At least one white dwarf, known as AE Aquarii, emits pulses of high-energy (hard) X-rays as it whirls around on its axis. "We’re seeing behavior like the pulsar in the Crab Nebula, but we’re seeing it in a white dwarf," says Koji Mukai of NASA Goddard Space Flight Center in Greenbelt, Md. The Crab Nebula is the shattered remnant of a massive star that ended its life in a supernova explosion. "This is the first time such pulsar-like behavior has ever been observed in a white dwarf." Mukai is co-author of a paper presented at a Suzaku science conference in San Diego, Calif., in December.
White dwarfs and pulsars represent distinct classes of compact objects that are born in the wake of stellar death. A white dwarf forms when a star similar in mass to our sun runs out of nuclear fuel. As the outer layers puff off into space, the core gravitationally contracts into a sphere about the size of Earth, but with roughly the mass of our sun. The white dwarf starts off scorching hot from the star’s residual heat. But with nothing to sustain nuclear reactions, it slowly cools over billions of years, eventually fading to near invisibility as a black dwarf.
A pulsar is a type of neutron star, a collapsed core of an extremely massive star that exploded in a supernova. Whereas white dwarfs have incredibly high densities by earthly standards, neutron stars are even denser, cramming roughly 1.3 solar masses into a city-sized sphere. Pulsars give off radio and X-ray pulsations in lighthouse-like beams.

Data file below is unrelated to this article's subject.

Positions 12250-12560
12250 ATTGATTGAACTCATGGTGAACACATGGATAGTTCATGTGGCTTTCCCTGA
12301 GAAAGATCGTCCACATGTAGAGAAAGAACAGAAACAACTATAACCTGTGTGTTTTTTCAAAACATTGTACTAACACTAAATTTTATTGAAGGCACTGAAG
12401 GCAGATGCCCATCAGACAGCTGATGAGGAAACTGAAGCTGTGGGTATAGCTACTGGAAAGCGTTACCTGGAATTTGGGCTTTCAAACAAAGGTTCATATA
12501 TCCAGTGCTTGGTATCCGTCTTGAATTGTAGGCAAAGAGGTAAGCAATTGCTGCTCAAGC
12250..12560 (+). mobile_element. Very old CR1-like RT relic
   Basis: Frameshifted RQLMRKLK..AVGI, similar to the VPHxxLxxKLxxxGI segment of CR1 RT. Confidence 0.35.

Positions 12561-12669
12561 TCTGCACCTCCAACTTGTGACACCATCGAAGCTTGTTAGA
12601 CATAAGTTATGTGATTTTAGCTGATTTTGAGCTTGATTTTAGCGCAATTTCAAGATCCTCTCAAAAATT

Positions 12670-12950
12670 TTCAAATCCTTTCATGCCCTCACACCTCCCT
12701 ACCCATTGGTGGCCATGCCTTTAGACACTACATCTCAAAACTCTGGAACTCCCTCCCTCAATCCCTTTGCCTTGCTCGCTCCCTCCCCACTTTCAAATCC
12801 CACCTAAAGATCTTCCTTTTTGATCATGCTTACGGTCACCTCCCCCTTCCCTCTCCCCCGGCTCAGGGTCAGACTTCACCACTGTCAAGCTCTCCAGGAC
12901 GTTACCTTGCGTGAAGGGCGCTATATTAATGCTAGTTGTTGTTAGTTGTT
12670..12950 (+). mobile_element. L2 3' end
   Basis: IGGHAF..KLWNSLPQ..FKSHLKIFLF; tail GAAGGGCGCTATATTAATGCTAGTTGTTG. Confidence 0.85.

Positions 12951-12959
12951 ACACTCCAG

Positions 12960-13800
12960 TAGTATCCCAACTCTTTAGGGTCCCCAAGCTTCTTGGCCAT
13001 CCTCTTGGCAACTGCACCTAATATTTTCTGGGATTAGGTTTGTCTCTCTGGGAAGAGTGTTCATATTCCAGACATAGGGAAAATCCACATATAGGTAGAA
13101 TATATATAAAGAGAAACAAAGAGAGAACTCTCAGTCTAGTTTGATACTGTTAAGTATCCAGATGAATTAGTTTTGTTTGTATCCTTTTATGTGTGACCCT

The discovery team, led by Yukikatsu Terada of Saitama University in Japan, was not expecting to find a white dwarf mimicking a pulsar. Instead, the astronomers were hoping to find out if white dwarfs could accelerate charged subatomic particles to near-light speed, meaning they could be responsible for many of the cosmic rays that zip through our galaxy and occasionally strike Earth.
Some white dwarfs, including AE Aquarii, spin very rapidly and have magnetic fields millions of times stronger than Earth’s. These characteristics give them the energy to generate cosmic rays.
To find out if this is happening, Terada and his colleagues targeted AE Aquarii with Suzaku in October 2005 and October 2006. The white dwarf resides in a binary system with a normal companion star. Gas from the star spirals toward the white dwarf and heats up, giving off a glow of low-energy (soft) X-rays. But Suzaku also detected sharp pulses of hard X-rays. After analyzing the data, the team realized that the hard X-ray pulses match the white dwarf’s spin period of once every 33 seconds.
The hard X-ray pulsations are very similar to those of the pulsar in the center of the Crab Nebula. In both objects, the pulses appear to be radiated like a lighthouse beam, and a rotating magnetic field is thought to be controlling the beam. Astronomers think that the extremely powerful magnetic fields are trapping charged particles and then flinging them outward at near-light speed. When the particles interact with the magnetic field, they radiate X-rays.